The project REBUILT is a two-year project co-funded by the European Union in the context of ERASMUS+ KA220-HED – “Cooperation partnerships in higher education” (Agreement number: 021-1-DK01-KA220-HED-000030127). The overall objective of the REBUILT project is to develop and cultivate an effective innovation ecosystem of Higher Education Institutions, Business Communities and Research Institutions that contribute towards achieving an urgent environmental turning point.

Action Plan

  1. Framework
  2. Best Practices
  3. Implementation & Monitoring

1. Introduction

The Rebuilt Action Plan aims to provide main guidellines to any user in order to evaluate the existing processes of any organisation and then to implement a reengineering process in this organisation in order to reduce the corporate carbon footprint.

This Plan contains specific methodologies, tools, and databases that can help any user to implement a corporate emission profile. Someone can choose among thousands of up-to-date and verified emission factors to accurately calculate the carbon emissions of any activity. All these emission factors are compliant with the GHG Protocol and expressed in CO2e (Carbon Dioxide Equivalent). The Emission Factors cover all the possible activities that take place in global regions ranging from countries to local regions and cities. These factors are described in sources of government-issued and scientifically audited data and refers to all the economic sectors such as energy, transport, supply chain, infrastructure, waste, and IT.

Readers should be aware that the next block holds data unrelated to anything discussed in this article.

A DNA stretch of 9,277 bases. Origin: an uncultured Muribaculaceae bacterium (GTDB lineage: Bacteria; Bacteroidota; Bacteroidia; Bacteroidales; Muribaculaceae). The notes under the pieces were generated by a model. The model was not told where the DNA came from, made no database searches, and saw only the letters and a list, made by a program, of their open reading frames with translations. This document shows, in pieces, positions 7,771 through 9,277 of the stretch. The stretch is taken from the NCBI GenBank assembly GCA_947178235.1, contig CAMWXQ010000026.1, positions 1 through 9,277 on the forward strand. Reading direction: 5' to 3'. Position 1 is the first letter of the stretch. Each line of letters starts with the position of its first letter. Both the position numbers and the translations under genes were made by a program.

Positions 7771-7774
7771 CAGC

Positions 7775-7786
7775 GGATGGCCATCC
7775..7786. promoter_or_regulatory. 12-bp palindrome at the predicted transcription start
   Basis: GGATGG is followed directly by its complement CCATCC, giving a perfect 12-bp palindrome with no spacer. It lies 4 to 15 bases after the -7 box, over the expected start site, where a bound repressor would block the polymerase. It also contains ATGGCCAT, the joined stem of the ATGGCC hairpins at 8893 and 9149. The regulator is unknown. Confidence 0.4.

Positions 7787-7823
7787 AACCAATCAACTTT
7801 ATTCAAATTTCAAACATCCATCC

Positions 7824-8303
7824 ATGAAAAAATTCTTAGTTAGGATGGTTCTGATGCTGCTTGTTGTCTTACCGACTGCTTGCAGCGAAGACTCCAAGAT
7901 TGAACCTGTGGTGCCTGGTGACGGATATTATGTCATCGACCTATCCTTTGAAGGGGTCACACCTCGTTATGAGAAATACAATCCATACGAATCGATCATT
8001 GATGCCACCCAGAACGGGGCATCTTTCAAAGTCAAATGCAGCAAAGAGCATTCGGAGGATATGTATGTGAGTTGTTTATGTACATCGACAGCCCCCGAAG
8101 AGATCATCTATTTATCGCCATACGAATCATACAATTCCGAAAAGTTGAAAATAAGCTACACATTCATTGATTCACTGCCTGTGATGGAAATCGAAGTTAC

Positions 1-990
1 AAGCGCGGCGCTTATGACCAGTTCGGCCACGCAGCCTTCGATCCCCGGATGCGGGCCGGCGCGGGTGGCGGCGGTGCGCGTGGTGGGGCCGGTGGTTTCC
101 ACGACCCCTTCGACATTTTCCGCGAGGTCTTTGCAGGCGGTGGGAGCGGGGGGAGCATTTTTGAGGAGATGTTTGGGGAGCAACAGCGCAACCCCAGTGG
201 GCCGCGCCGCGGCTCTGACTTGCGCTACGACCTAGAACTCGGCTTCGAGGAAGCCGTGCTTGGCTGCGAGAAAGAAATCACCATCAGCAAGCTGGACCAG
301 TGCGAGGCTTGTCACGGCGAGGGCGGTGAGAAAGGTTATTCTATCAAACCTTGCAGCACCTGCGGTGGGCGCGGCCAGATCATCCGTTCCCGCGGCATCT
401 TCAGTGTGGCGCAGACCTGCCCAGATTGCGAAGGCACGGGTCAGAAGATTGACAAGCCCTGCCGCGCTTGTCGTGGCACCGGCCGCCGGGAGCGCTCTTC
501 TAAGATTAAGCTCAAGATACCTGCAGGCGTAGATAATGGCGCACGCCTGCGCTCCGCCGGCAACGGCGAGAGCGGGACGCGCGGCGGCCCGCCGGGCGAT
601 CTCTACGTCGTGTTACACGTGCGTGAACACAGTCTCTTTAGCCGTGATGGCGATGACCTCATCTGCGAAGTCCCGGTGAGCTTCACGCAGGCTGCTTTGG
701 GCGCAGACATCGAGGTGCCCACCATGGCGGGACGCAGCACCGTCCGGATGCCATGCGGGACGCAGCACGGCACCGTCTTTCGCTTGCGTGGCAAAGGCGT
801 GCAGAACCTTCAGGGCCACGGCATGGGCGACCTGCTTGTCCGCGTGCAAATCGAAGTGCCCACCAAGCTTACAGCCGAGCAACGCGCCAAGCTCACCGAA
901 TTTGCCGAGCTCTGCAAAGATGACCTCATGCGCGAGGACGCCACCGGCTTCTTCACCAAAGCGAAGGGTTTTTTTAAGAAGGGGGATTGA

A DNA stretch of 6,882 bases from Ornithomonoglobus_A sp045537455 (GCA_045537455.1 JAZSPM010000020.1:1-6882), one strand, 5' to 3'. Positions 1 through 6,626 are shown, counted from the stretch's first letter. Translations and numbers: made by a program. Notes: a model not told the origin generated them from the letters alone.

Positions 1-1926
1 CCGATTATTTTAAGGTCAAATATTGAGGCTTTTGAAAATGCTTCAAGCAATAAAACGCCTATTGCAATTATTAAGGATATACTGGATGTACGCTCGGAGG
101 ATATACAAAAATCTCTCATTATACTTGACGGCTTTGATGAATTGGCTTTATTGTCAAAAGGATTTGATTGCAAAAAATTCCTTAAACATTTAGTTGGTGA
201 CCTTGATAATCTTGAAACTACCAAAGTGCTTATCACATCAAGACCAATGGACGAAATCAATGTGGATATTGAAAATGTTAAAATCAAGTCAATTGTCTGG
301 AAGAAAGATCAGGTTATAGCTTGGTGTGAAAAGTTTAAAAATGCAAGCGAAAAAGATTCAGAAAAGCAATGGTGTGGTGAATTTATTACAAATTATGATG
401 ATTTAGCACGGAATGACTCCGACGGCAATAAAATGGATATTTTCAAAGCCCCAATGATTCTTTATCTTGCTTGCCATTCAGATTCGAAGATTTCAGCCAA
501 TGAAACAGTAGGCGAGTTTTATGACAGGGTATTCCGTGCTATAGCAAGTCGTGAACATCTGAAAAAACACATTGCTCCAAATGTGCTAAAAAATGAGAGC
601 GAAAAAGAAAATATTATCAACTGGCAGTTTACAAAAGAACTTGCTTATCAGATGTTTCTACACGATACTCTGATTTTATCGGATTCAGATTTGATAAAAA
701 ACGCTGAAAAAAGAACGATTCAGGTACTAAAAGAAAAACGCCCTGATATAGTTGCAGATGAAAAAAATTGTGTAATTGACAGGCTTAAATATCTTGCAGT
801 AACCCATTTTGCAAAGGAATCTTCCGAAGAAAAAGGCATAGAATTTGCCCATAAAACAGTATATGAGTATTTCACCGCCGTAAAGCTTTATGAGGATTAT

2. Carbon Footprint

2.1 What is a carbon footprint?

Carbon footprint is defined as “The quantity of GHGs expressed in terms of CO2-e, emitted into the atmosphere by an individual, organization, process, product or event from within a specified boundary” (Pandey, Agrawal, & Pandey, 2011).

Carbon footprints estimate the total amount of greenhouse gases emitted during the production, processing and retailing of consumer goods. The aim is to identify major sources of emissions in supply chains to inform relevant stakeholders so that actions can be taken to reduce emissions.

The Guide to PAS 2050 (BSI, 2008) suggests that: “The term ‘product carbon footprint’ refers to the greenhouse gas emissions of a product across its life cycle, from raw materials through production (or service provision), distribution, consumer use and disposal/recycling. It includes the greenhouse gases carbon dioxide (CO2), methane (CH4) and nitrous oxide (N2O), together with families of gases including hydrofluorocarbons (HFCs) and perfluorocarbons (PFCs)”.